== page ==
Planned Parenthood employees are essentially salesmen for abortion, according to one former clinic director who believes the organization would cease to exist were it not for the profitability of abortion.
Former clinic manager Abby Johnson told The Christian Post that, for Planned Parenthood, "the only way to make money and the only way to generate revenue" is through abortion.
"Workers know there's a quota. They become sales people for abortion, otherwise Planned Parenthood will lay off workers," said Johnson, president and founder of a nonprofit called And Then There Were None, which provides financial, emotional, spiritual and legal assistance to former employees who've left the abortion business. more >>
A Baptist congregation in Kentucky has garnered national headlines for its intention to hold a gay wedding at its facility, despite most of their fellow Baptist churches' disapproval.
Highland Baptist Church of Louisville recently announced their intention to hold a same-sex wedding for David Bannister Jr., 29, and Steven Carr, 25. It is scheduled for next May.
Joseph Phelps, pastor at Highland Baptist, told The Christian Post that the gay couple "have been active and faithful members of the congregation for over five years." more >>
Conservative star and retired neurosurgeon Ben Carson says America had no right criticizing ancient "heathen" civilizations for practicing human sacrifice because it is doing the same thing through legal abortion.
Carson made the comments in a recent interview on DoveTV in response to host Perry Atkinson who speculated that if America could just end abortion then "all of the other things that God would be interested in helping us with would fall into alignment."
"It's interesting," Carson replied, "that we sit around and call other ancient civilizations 'heathen' because of human sacrifice, but aren't we actually guilty of the same thing?" more >>
Southern Baptist Pastor Robert Jeffress of First Baptist Church in Dallas said the celebration surrounding the U.S. Supreme Court's Hobby Lobby ruling will be short lived.
Reacting to the excitement surrounding the U.S. Supreme Court's 5-4 decision in Hobby Lobby and Conestoga Woods Specialties Monday — which allows for-profit businesses to opt out of covering drugs that can lead to the early termination of a pregnancy — Jeffress said that while the Supreme Court has "stopped the greatest attempted assault on religious liberty in history," he also believes "people of faith are going to increasingly come into conflict with governmental mandates that violate their personal faith."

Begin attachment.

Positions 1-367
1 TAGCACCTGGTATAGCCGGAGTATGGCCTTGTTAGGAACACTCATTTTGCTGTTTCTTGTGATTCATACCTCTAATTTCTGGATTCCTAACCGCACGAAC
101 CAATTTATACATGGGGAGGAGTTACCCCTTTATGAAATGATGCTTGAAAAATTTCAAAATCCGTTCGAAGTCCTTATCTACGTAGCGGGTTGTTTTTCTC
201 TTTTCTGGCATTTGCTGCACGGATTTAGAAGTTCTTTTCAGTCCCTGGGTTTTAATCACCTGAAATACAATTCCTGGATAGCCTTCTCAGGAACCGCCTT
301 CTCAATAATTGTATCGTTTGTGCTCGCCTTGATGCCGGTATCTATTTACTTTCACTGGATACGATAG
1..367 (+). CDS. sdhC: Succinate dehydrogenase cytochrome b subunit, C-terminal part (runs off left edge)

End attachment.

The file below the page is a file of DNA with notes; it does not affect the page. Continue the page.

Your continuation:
"I do believe (the decision) was a great victory. But I have to say — and I'm not trying to stop the flow of Champagne — I think this victory will be short lived," he asserted during an Interview on Fox News Monday after the decision was announced. more >>
Following the Supreme Court's 5-4 decision to allow Hobby Lobby to not cover certain types of birth control on religious grounds, Russell Moore, president of the Southern Baptist Convention's Ethics and Religious Commission, blasted President Barack Obama's treatment of religious liberty issues.
"This administration has shown a shocking audacity when it comes to restricting religious liberty," Moore told reporters on Monday afternoon.
"Not only in terms of the HHS mandate, but also, remember the Hosanna Tabor decision which was decided 9-0 in the Supreme Court, but in which the administration argued against a ministerial exemption, [which] would have put the government in direct supervision of religious entities when it comes to hiring," he continued. "I think there's a general attitude on the part of the administration that's very troubling when it comes to religious liberties." more >>
An effort to repeal a controversial anti-discrimination ordinance in Houston, Texas, that purportedly would allow men to use women's bathrooms has until Thursday to garner enough signatures to be considered or put to a vote on the November ballot.
In May, after an 11-hour meeting, the Houston City Council approved an "Equal Rights Ordinance" by a vote of 11 to 6. The ERO amends Chapters 2, 15 and 17 of Houston's Code of Ordinances, prohibiting discrimination in public facilities and private employment on the basis of "protected characteristics."
Critics of ERO have claimed that it will have several unintended consequences, such as allowing transgendered men to use women's bathrooms. more >>